As you continue your road trip to the south of Cebu, you will approach the southern tip of the island. The southern tip of the island features numerous natural attractions that can put a smile on the face any nature lover who wants to venture in this part of the island.
Just before you reach the southernmost tip of the island, you should stop by the town of Oslob. The town was supposedly named Oslob due to miscommunication between two Spaniards and a couple resting under a nigad tree. The natives were soaking boiled banana in vinegar before eating it. When the Spaniards asked for the name of the town, the natives thought they were asking what they were doing, so they answered “toslob,” which means to soak. The Spaniards thought the name of the town was Toslob and it was later changed to Oslob after a period of time. The town features rolling hills with some open grasslands and forests. The town also has one of the best shorelines in the southern part of Cebu.
Santander is the southernmost town in the island of Cebu. While it is a relatively young municipality as compared to the other towns on the island, it does have a number of places that may pique your interest. The town was once named after the waters of the Tañon Strait, Tanyong. The town was also once a part of the parish of Boljoon before it became an independent political unit during the time of the Americans.
After visiting Santander, the next town you will visit is the town of Samboan. The name of the town is the shortened version of the word “sinamboang,” which is a fishing method used by local fishermen. According to historians, the town was spotted on a reconnaissance mission by the Spaniards when Miguel Lopez de Legazpi first arrived in Cebu. The town was originally a part of Barili before it became independent in 1784. Even as the town started to progress over the years, it still retained its heritage as shown on its century-old structures.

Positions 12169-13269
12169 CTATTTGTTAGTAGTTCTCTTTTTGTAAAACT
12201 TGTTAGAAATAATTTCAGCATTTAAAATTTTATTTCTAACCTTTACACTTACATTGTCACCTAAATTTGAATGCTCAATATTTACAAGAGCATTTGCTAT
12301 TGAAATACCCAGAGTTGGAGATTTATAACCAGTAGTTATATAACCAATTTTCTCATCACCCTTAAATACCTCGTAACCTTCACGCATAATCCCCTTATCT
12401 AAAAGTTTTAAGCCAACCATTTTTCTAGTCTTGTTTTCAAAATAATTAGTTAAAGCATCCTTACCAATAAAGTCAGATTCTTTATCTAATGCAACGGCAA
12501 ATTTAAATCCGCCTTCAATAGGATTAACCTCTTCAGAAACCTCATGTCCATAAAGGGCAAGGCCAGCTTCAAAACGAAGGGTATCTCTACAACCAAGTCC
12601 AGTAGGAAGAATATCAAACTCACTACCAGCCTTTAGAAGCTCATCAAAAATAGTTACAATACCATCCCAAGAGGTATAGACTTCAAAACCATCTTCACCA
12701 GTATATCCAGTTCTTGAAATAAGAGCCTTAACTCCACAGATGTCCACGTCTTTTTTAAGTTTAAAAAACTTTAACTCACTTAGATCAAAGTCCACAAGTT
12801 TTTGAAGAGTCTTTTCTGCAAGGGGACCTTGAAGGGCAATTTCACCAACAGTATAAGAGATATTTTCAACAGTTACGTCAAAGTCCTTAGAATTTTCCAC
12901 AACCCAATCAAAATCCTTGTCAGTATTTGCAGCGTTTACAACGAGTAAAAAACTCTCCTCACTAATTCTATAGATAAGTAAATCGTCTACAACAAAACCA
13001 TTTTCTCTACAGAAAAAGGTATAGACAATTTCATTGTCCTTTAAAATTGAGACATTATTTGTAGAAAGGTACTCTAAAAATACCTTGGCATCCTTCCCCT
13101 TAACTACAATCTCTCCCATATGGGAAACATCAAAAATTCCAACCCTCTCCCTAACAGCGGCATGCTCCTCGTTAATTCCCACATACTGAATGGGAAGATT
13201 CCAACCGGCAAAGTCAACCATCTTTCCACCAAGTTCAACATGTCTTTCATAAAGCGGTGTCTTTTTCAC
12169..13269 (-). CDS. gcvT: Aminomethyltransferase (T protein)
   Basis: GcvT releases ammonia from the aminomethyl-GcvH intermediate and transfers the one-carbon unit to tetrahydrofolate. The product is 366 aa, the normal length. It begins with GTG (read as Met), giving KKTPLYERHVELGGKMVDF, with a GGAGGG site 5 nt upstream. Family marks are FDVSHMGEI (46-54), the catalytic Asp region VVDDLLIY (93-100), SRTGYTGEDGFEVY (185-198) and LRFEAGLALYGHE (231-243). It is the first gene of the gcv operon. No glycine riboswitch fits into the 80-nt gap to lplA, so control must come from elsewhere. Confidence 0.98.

The town of Ginatilan will be your next stop in your road trip to the southern part of Cebu. The town was once a part of Samboan. The name of the town comes from the word “hinatdan,” which means bringing things to the place, since people used to bring things needed to celebrate mass at the place. The name eventually evolved to Ginatilan since the Spaniards did not find it easy to pronounce “hinatdan.” Ginatilan is also the hometown of the second Filipino saint, St. Pedro Calungsod.
After you’ve had your fill of the delicacies in the town of Ginatilan, your next stop is Malabuyoc. The town is located in the southwestern part of the island of Cebu. It features gently sloping to rough terrain. A local legend explains how the name of the town came to be. According to the legend, the town once had numerous fruit trees, such as cacao, mango, and lanzones. The branches of these trees would bend down due to the heavy weight of the fruits, which is described as “buyoc” in Cebuano. Since this was a typical sight in the place, the town was called Buyoc. But another story indicates that the name of the town was derived from “mala,” which is Spanish for bad or dry, and the native term for “pouring milled corn into a pot” or “nagbuyoc.”